UX in the Digital Space
When solely taking the digital space into account, UX design is necessary for websites, programs, applications, and games. Let’s say that a user brings up the main menu when they want to start playing a game. If this individual clicks the start button and nothing happens, they will undoubtedly have a poor user experience. While some users will wait until the problem is fixed, others will choose to leave and play other games.
The same is true for websites. If you provide the people who visit your website with a bad user experience, they are more likely to leave your website for others. User experience applies to any aspect of a website or application that the user can experience or interact with.
What Does UX Design Involve?
A great user experience design is able to make a user feel like they enjoyed their time on the website or application and were able to accomplish the tasks they visited the website to do. Even after a UX design has been implemented, UX designers will perform analyses to determine if users are able to complete tasks in the proper flow.
A UX designer might study how easy the checkout process is when a user shops online. They could also look at an online banking app to determine if users are able to properly manage their funds. The tasks a UX designer performs mainly depend on what type of company the designer works for. The main goal that a UX designer has is to make efficient, easy, and relevant experiences for the end-user.
How They Work Together
While the UI and UX for a website are different aspects of the site design, it’s important that they come together for anyone that wants to create a solid digital or physical product that keeps users satisfied. If a website looks amazing but isn’t functional, it has a fantastic UI but a poor UX. The opposite can also be true.
Let’s say that you have the perfect concept for an application that provides users with an experience they don’t currently have but are searching for. Even if the app is well-designed in regards to its concept and provides users with a bevy of helpful features, the app might not become popular if it has large text on every screen and buttons that are too close to one another.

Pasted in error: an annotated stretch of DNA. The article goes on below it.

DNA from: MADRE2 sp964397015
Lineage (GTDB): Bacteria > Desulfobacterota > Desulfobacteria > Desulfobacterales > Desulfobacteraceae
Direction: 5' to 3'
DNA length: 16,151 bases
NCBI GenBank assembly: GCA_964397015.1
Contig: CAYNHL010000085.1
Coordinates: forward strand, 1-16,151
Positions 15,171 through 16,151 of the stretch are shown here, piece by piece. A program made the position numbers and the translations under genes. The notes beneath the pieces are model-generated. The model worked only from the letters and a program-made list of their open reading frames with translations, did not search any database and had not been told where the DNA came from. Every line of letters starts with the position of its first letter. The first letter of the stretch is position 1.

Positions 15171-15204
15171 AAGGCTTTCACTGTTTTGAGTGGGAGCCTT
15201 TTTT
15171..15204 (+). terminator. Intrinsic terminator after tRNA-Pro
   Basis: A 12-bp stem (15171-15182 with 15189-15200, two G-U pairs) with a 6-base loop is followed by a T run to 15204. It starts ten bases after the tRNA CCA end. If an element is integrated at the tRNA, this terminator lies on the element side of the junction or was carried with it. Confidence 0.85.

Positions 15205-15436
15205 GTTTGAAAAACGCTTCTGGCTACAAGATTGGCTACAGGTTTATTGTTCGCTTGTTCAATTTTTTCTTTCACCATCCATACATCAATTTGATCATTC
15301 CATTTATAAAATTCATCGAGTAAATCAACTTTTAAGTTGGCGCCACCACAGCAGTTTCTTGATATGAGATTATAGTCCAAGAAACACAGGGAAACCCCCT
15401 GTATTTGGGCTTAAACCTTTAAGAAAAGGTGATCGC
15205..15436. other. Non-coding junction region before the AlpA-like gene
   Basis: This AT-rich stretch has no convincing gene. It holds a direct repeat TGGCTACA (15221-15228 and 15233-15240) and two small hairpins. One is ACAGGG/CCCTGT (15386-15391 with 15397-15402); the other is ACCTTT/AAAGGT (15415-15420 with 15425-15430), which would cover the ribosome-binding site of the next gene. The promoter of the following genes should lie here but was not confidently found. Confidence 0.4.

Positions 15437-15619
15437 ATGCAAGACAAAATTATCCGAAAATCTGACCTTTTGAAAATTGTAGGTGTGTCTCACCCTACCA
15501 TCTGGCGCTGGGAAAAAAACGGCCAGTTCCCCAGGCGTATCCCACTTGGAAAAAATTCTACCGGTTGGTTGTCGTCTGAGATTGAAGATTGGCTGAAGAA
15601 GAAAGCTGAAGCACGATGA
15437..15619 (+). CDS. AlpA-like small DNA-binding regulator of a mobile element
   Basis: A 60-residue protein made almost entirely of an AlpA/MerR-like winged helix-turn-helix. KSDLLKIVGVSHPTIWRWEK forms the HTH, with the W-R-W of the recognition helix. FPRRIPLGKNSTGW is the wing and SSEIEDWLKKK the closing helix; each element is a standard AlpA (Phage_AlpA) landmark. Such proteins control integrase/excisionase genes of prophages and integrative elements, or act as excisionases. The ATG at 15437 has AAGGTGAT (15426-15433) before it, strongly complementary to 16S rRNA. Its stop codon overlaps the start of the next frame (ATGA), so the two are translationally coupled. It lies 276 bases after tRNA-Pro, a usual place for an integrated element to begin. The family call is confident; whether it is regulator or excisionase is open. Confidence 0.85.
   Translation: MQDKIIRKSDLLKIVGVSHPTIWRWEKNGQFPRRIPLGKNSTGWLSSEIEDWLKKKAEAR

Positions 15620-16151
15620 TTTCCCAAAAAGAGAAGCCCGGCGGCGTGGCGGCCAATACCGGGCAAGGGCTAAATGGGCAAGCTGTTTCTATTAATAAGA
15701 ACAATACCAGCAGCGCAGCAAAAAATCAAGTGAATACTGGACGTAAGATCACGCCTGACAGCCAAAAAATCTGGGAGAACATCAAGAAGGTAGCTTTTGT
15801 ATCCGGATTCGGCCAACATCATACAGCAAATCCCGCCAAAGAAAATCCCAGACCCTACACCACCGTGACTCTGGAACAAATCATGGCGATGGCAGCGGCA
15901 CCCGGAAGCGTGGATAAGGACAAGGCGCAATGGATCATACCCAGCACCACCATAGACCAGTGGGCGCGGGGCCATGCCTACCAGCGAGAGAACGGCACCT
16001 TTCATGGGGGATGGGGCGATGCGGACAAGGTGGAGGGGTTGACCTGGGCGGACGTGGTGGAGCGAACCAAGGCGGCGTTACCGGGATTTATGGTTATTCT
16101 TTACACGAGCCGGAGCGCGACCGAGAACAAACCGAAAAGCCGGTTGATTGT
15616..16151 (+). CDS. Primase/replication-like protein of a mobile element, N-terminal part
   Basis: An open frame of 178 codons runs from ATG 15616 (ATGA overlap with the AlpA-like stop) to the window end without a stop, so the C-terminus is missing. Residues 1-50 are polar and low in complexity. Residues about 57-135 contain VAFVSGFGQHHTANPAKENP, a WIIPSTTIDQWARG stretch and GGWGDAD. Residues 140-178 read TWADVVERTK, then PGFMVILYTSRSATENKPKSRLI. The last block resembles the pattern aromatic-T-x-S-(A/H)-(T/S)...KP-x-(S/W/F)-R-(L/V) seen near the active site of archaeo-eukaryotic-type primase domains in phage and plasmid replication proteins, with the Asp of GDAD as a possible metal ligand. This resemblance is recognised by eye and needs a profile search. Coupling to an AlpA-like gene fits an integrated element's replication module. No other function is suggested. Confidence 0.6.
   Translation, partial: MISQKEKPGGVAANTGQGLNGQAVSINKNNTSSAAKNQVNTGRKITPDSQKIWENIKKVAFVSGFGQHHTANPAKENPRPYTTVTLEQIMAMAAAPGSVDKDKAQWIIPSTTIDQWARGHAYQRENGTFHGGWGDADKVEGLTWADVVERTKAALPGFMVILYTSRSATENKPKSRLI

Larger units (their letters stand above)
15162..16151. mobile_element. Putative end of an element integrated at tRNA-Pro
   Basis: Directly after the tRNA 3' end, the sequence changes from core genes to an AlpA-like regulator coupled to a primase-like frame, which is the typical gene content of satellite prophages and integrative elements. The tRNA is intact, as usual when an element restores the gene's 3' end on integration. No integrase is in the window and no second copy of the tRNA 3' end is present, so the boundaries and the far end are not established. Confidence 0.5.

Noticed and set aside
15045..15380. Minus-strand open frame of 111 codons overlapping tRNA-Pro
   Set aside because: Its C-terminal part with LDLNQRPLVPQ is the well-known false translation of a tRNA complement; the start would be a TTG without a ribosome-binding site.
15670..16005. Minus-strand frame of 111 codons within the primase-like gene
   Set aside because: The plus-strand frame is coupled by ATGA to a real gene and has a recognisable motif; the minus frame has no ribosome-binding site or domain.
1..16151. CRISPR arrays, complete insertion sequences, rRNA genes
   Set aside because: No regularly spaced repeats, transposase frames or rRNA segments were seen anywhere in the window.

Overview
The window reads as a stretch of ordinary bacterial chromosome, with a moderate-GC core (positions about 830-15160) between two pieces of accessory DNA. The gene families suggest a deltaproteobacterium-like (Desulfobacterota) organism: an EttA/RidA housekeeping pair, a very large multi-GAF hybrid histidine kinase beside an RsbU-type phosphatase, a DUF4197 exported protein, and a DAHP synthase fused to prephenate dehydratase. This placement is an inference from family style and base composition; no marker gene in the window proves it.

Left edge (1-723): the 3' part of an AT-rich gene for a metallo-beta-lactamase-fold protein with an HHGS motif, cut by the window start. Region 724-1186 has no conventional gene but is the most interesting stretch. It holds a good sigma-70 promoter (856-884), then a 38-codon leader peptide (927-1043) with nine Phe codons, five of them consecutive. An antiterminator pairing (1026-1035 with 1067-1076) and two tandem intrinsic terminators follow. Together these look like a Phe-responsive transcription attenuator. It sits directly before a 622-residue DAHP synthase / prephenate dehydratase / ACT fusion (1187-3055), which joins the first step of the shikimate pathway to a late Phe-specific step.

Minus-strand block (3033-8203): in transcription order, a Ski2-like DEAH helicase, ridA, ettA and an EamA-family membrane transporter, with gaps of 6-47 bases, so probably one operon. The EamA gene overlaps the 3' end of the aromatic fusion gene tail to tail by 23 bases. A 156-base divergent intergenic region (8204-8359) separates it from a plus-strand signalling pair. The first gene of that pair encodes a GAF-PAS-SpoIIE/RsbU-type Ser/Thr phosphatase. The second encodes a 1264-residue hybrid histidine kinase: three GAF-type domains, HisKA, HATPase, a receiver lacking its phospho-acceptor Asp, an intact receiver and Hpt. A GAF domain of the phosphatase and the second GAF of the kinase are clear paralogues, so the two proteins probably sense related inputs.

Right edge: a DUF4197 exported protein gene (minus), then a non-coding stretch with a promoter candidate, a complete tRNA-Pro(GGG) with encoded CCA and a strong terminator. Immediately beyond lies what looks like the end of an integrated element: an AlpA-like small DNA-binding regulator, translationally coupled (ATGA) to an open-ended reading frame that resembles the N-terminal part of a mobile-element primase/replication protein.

If your website or app doesn’t have a great UX and UI, modern users will likely consider other options. On the other hand, providing site visitors with a fantastic experience and a beautiful user interface increases the likelihood that they will convert into return customers.
What Are the Core Differences Between UI and UX Design?
There are many differences between a user interface and a user experience. Since these two components work together, only focusing on one over the other could result in a poorly designed website that doesn’t provide users what they’re looking for.
UX design is centered entirely around the feeling that a user has when experiencing or interacting with a product. In comparison, UI design focuses on the appearance and function that the product’s interface has. A UX designer will make sure that a button on a site page leads to the intended destination. On the other hand, a UI designer may create the typography that’s placed on top of the button.
UX designers tend to consider the entire journey the user takes and the tasks they perform along the way to make sure they have a simplified and straightforward experience. These professionals will perform comprehensive user research to identify who the primary audience is and what their core needs are. They will then design the user’s journey throughout the website while focusing on how the content in the site is organized. UX designers eventually make wireframes that act as the blueprints for the website as question.
At this stage of the process, the UI designer will aim to bring the UX designer’s work to life in the final product. This designer considers every visual component that the user sees during the journey, which extends to each screen and touch-point. A touch-point is any instance of scrolling, clicking, or swiping. The main differences between UX and UI designers include:
- UX design occurs first during product development and is followed by UI design where the interactive and visual elements are effectively filled in.
- UX design involves solving user problems, while UI design aims to make aesthetically appealing and intuitive interfaces.
- UX design is able to be applied to physical and digital products, while UI refers specifically to digital experiences and products.
Designing an effective website that provides your target audience with the content and experience they’re looking for requires a combination of UI and UX design. If you can deliver a website that provides users with a fulfilling experience and an aesthetically pleasing design, they may be more likely to purchase a product or return to your website in the future.